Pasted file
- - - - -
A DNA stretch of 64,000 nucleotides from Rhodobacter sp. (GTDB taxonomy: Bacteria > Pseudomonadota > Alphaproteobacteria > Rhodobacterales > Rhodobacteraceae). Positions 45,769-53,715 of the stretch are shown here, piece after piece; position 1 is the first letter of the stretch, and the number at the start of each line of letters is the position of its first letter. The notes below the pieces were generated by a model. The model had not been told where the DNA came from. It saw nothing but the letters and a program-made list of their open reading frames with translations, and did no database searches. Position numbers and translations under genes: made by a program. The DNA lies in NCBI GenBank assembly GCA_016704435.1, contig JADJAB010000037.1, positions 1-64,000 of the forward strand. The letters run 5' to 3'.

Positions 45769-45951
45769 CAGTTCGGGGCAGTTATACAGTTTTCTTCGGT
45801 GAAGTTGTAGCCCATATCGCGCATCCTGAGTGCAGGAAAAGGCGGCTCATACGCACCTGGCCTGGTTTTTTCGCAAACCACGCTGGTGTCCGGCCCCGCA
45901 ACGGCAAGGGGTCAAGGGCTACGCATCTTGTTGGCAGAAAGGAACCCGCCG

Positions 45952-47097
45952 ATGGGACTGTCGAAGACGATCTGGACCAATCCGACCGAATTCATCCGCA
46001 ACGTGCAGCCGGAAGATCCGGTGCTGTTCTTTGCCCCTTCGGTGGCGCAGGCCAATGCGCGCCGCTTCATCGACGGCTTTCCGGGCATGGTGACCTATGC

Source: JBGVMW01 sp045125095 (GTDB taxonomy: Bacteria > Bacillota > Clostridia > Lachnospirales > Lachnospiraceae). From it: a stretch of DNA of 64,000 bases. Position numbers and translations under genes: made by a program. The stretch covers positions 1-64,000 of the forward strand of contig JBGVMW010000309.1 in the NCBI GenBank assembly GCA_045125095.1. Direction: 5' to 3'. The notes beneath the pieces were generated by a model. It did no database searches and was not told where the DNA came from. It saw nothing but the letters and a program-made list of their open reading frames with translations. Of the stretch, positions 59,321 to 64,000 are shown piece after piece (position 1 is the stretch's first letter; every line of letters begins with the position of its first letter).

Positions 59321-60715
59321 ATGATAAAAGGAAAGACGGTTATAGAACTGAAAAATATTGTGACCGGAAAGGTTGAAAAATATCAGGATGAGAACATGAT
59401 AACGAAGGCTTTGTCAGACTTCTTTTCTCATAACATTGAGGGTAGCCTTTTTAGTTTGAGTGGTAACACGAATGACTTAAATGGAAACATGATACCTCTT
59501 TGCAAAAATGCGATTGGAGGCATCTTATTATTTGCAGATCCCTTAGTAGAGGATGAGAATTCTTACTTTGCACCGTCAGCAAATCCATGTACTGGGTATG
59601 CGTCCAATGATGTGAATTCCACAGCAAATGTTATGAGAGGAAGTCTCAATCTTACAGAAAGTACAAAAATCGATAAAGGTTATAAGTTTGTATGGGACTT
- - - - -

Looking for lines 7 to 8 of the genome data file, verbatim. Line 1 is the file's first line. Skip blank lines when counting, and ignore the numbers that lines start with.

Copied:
45952 ATGGGACTGTCGAAGACGATCTGGACCAATCCGACCGAATTCATCCGCA
46001 ACGTGCAGCCGGAAGATCCGGTGCTGTTCTTTGCCCCTTCGGTGGCGCAGGCCAATGCGCGCCGCTTCATCGACGGCTTTCCGGGCATGGTGACCTATGC